A troubled teenager who died in a shootout with officers in suburban Washington said repeatedly more than a year ago that he planned to attack a police station, friends of the gunman said.

Michael W. Kennedy, 18, was crouched between two vehicles in the parking lot of the Sully District police station in Chantilly when he opened fire Monday on an officer who had just parked his car.

The officer was hit five times, but was able to call for help on his radio. At least four officers returned fire, but before the shooting stopped a detective was dead and a third officer was wounded. Kennedy lay dead on the pavement, dressed in camouflage fatigues.

Maj. Bob Callahan said Tuesday the teen fired at least 70 rounds from a modified AK-47-style assault weapon and a long-barreled, high powered rifle. Five handguns found on Kennedy's body had not been fired.

Kennedy's classmates recalled that he would sometimes talk about attacking police, but no one ever reported the statements to school officials or authorities.

"He started making those jokes about shooting up a police station about a year ago, but we never took him seriously," said Yasmeen Davis, 18, who graduated with Kennedy last year from Westfield High School.

A few months ago, close friends began noticing a change in Kennedy. His style of dress changed, and he started hoarding weapons and ammunition, and talking increasingly of fighting zombies and aliens.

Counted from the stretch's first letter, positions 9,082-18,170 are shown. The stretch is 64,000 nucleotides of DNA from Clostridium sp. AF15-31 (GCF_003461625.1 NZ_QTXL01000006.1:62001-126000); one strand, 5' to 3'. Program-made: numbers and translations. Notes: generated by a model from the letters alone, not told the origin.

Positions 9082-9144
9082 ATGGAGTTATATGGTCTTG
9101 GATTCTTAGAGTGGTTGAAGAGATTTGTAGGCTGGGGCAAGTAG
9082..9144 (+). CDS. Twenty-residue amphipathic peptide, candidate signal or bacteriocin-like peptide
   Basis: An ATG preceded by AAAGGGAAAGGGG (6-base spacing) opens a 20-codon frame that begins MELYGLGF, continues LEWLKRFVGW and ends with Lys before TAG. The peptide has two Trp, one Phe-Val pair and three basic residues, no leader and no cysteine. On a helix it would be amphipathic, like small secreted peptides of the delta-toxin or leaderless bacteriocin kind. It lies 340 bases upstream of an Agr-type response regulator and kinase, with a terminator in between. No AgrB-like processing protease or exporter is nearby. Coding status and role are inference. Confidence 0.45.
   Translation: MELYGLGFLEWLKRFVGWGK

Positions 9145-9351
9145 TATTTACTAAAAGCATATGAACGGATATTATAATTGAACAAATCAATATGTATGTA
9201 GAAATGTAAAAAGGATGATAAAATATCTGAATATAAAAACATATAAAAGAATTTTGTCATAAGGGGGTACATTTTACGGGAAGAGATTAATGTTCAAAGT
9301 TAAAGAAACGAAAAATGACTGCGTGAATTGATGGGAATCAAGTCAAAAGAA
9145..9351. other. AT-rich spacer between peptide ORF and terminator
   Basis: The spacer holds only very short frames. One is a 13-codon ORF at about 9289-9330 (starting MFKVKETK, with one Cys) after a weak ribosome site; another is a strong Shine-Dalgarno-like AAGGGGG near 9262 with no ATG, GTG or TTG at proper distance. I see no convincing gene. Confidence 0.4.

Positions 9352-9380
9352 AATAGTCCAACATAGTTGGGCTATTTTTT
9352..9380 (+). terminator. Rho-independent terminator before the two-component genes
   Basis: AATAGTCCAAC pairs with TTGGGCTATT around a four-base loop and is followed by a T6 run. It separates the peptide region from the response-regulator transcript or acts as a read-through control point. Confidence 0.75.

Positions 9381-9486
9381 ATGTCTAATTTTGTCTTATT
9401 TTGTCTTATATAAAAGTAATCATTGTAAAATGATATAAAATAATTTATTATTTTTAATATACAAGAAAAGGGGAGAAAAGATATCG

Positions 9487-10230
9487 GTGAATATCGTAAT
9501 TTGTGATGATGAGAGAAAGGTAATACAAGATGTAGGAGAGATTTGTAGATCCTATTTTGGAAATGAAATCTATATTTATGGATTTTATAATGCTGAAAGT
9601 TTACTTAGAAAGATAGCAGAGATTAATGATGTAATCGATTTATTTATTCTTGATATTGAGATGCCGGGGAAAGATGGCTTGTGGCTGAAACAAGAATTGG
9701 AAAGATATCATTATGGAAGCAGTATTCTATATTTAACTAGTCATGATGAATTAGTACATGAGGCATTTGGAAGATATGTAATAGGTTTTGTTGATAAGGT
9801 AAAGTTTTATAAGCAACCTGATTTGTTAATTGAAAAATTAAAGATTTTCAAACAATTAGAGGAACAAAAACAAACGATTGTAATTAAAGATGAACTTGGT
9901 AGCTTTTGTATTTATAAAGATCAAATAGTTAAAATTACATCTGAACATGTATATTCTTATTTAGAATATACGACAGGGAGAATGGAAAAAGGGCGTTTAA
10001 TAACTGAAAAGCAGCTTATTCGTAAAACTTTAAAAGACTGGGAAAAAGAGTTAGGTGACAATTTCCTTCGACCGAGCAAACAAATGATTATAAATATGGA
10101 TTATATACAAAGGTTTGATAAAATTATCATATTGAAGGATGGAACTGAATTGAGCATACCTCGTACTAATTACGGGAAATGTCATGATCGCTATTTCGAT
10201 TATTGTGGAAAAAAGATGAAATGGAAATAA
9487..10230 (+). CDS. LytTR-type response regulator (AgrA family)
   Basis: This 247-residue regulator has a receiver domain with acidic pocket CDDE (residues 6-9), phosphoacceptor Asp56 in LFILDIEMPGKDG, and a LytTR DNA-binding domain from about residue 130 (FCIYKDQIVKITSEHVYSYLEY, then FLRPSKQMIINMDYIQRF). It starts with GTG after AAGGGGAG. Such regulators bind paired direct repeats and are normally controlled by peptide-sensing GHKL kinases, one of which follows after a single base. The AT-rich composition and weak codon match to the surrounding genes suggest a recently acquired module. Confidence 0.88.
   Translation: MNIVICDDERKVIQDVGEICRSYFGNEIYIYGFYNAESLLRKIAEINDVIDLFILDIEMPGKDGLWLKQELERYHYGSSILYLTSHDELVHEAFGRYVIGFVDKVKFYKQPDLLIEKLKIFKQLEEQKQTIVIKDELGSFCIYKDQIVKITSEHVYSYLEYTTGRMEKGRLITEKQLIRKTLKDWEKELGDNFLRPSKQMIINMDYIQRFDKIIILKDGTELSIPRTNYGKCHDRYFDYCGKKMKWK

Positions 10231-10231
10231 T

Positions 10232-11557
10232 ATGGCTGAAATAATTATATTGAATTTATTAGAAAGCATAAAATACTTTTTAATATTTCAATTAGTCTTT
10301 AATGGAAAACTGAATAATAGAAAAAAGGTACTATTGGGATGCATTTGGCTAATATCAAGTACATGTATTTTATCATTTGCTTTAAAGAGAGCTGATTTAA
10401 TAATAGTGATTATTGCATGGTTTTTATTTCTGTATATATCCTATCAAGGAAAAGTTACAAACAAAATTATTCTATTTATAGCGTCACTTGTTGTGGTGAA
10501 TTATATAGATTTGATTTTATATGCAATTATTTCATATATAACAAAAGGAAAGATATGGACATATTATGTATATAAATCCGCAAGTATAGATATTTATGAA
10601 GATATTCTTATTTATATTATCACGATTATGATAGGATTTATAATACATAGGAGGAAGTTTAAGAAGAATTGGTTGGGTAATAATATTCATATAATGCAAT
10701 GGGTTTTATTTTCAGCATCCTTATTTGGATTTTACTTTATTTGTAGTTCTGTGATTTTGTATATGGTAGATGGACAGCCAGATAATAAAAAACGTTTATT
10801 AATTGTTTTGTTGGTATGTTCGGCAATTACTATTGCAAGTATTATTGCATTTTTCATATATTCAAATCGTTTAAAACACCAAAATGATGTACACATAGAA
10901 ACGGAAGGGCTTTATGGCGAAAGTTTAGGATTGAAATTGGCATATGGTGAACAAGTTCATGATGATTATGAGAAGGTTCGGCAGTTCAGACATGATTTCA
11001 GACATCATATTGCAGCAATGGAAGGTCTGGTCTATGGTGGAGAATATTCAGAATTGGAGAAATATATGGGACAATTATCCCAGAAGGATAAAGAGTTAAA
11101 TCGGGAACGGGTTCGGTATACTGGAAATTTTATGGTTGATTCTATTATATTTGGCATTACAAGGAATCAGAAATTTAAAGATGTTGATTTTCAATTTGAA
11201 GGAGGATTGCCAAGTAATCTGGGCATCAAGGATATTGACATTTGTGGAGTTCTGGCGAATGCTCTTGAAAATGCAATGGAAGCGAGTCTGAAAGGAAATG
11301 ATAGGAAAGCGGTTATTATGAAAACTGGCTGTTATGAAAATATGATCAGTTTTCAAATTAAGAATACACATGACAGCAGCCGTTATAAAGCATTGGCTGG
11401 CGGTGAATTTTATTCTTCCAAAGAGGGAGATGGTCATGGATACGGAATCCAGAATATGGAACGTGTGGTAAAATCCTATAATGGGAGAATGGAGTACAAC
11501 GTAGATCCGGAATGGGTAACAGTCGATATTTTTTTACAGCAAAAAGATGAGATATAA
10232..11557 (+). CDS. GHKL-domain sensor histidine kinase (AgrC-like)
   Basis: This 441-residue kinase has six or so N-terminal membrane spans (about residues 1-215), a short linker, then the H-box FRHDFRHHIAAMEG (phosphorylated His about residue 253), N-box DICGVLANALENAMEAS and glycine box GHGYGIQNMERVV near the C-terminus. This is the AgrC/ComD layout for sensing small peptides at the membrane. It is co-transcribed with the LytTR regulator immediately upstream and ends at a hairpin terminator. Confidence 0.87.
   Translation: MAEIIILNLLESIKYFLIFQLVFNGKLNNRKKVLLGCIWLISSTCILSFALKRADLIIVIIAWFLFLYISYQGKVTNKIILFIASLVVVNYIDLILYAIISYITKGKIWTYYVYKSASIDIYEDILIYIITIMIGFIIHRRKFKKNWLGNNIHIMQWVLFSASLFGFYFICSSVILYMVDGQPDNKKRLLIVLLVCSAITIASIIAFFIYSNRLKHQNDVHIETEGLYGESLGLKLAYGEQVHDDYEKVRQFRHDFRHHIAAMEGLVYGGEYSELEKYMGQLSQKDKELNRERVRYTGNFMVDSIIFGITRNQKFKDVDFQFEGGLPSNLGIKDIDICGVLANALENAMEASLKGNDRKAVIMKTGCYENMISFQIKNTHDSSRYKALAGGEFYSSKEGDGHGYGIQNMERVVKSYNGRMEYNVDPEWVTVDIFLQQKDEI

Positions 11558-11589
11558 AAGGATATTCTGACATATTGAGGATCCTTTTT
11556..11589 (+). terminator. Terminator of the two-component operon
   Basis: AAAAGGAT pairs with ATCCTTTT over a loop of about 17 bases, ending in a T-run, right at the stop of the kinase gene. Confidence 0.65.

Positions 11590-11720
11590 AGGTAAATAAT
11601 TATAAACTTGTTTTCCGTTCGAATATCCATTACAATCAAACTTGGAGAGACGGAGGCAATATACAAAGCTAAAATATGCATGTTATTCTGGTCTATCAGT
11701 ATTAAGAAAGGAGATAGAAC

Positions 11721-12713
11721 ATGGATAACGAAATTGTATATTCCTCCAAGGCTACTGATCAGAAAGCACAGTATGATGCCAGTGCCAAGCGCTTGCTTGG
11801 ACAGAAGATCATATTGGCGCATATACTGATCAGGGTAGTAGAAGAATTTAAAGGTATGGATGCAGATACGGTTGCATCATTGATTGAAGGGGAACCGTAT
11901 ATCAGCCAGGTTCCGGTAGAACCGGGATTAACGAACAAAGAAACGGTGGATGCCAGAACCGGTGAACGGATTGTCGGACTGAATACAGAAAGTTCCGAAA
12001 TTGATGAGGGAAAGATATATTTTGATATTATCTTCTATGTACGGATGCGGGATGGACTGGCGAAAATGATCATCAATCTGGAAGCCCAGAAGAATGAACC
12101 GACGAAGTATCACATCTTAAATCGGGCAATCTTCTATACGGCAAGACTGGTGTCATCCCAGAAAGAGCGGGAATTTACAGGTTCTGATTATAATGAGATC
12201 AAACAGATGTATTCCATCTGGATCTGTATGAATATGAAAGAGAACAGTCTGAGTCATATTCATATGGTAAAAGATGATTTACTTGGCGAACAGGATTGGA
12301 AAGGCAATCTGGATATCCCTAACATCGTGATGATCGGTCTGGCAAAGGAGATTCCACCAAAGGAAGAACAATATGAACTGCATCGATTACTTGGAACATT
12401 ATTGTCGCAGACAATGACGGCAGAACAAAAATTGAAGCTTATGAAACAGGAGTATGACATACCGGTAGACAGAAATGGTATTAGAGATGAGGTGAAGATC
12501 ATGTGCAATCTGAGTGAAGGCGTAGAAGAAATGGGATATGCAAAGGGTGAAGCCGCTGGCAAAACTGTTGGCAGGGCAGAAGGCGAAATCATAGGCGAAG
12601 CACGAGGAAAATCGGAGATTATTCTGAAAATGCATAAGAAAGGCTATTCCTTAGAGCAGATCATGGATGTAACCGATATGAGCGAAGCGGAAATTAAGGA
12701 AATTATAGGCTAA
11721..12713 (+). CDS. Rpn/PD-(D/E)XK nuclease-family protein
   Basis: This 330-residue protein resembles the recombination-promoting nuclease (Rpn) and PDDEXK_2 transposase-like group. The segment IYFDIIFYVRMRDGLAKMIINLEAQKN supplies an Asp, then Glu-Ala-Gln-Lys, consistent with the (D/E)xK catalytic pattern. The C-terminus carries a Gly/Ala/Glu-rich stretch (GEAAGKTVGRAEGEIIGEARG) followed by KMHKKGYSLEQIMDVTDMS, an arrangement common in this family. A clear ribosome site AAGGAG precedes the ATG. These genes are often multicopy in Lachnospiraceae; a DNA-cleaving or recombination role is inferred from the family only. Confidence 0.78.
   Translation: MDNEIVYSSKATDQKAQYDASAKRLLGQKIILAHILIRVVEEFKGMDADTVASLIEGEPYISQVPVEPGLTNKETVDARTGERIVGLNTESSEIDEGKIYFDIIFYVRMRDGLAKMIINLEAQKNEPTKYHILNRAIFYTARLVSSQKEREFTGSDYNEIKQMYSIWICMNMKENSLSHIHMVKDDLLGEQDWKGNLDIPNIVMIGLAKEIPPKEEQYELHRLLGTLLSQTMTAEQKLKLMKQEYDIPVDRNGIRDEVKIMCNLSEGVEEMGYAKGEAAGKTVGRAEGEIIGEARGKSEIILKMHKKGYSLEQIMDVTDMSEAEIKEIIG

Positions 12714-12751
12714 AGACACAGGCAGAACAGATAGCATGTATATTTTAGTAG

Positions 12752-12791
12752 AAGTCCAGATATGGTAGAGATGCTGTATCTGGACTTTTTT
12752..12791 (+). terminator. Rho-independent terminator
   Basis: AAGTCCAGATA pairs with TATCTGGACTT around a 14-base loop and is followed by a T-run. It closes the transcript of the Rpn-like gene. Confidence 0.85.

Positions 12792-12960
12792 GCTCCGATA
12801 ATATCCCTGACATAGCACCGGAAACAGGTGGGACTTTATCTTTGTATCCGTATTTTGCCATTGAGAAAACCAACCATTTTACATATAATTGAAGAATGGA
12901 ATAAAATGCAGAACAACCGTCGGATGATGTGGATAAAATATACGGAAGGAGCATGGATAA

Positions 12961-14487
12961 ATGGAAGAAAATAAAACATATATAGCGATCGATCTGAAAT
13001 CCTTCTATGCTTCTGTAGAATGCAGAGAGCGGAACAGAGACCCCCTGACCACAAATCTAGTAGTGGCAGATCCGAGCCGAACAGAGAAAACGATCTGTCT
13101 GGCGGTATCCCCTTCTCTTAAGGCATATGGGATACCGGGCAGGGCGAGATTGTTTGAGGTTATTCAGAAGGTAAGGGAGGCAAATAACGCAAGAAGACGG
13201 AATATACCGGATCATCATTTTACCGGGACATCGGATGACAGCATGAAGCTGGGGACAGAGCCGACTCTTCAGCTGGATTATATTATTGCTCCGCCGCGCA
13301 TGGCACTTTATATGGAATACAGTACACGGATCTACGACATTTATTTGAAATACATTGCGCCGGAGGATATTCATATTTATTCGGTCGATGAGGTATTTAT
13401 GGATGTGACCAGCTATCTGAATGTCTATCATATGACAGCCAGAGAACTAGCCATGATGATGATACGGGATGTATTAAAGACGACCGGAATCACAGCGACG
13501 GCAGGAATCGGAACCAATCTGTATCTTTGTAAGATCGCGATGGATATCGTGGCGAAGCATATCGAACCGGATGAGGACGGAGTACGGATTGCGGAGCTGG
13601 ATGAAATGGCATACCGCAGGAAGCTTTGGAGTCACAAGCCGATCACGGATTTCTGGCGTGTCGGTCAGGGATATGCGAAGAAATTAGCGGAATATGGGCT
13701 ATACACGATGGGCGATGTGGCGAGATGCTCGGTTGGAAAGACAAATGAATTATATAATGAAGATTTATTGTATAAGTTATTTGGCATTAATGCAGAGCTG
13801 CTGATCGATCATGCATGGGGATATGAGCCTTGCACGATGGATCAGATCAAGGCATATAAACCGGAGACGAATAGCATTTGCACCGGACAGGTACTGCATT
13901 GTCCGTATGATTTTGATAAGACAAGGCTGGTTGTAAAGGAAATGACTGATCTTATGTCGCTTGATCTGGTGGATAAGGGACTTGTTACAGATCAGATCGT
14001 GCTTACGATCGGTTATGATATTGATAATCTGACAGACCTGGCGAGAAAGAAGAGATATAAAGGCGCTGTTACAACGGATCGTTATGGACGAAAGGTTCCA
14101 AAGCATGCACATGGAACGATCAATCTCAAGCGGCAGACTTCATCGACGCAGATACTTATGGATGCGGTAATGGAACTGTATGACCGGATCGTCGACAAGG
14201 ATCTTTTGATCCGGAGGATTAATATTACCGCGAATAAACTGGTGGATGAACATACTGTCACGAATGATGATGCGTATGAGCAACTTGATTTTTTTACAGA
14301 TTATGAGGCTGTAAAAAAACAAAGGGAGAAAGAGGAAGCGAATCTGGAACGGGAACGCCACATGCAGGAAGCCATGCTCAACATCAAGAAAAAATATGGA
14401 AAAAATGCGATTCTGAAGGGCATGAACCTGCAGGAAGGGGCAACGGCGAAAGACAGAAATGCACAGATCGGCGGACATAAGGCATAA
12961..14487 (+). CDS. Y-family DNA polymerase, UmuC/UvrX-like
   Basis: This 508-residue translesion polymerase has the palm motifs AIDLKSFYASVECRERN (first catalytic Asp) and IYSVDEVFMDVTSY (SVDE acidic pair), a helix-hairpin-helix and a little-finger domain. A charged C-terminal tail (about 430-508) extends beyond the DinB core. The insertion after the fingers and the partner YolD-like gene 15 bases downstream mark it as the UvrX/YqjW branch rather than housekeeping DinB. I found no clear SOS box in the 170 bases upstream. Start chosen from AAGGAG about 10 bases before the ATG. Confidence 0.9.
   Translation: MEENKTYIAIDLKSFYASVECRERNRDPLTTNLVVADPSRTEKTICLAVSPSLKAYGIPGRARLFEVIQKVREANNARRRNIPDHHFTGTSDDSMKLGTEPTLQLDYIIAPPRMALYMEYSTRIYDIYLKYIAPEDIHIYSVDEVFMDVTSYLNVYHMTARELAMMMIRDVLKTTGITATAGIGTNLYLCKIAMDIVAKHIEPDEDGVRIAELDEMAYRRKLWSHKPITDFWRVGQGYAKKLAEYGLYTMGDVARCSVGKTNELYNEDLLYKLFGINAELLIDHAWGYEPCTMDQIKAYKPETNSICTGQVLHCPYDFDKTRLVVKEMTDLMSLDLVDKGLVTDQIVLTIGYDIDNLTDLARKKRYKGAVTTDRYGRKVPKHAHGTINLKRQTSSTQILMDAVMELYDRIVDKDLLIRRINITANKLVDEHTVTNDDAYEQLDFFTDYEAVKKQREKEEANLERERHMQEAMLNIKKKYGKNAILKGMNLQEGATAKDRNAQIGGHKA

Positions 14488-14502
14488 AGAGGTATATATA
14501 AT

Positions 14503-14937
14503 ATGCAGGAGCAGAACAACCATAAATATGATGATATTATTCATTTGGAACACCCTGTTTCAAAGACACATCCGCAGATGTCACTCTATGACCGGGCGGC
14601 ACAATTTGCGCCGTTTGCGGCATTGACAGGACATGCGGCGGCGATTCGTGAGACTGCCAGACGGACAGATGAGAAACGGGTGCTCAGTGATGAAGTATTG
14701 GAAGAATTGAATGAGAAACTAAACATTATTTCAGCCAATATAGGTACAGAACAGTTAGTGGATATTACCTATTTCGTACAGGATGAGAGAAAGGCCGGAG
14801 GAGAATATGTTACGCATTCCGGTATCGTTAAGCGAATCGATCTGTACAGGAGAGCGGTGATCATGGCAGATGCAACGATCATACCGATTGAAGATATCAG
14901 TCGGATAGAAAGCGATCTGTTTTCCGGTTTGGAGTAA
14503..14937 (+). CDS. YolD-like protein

"He thought he was Jesus," said Brendon Baker, 18, who had known Kennedy since sixth grade.

Kennedy's parents admitted him last month to a psychiatric center in Rockville, Maryland, but within hours, he broke a window and escaped.

Claiming he had a gun, Kennedy allegedly carjacked a sport utility vehicle and drove back to Virginia, where he surrendered to Fairfax County police.

He was returned to Maryland and charged with carjacking and theft. His family posted a $30,000 (euro23,630) bond, and he was expected to stand trial May 24.

Kennedy never returned to the treatment center, but friends said he had been calmer in recent weeks.

"He told me he'd been on medication for a while," Baker said.

Authorities were trying to determine what fueled Kennedy's contempt for police. When they learn more, officials will weigh whether to change security measures at police stations, spokeswoman Mary Ann Jennings said.

Police spent much of Tuesday looking for Kennedy's parents, Brian H. Kennedy, 49, and Margaret J. Kennedy, 44, and an 8-year-old sister who were last seen about the time of Monday's attack. They eventually contacted the family.

An attorney for the family issued a statement from MacDowell & Associates late Tuesday saying that the family was "in seclusion" and that "they are trying to comprehend the tragic events of yesterday."

The statement also offered thoughts and prayers to the family of the detective who was killed.

A note written in crayon and decorated with hearts and stars was taped to the front door of the family's deserted home in Centreville. It read, "No matter where you are, but you will always be remembered, best wishes."

Back at the police station, a squad car was draped in black and covered with flowers to honor detective Vicky O. Armel, 40, who was killed in the attack. Armel's husband, who also is a Fairfax County detective, was in seclusion with the couple's two young children.

The officer who was critically wounded remained hospitalized after surgery. A third injured officer suffered minor injuries.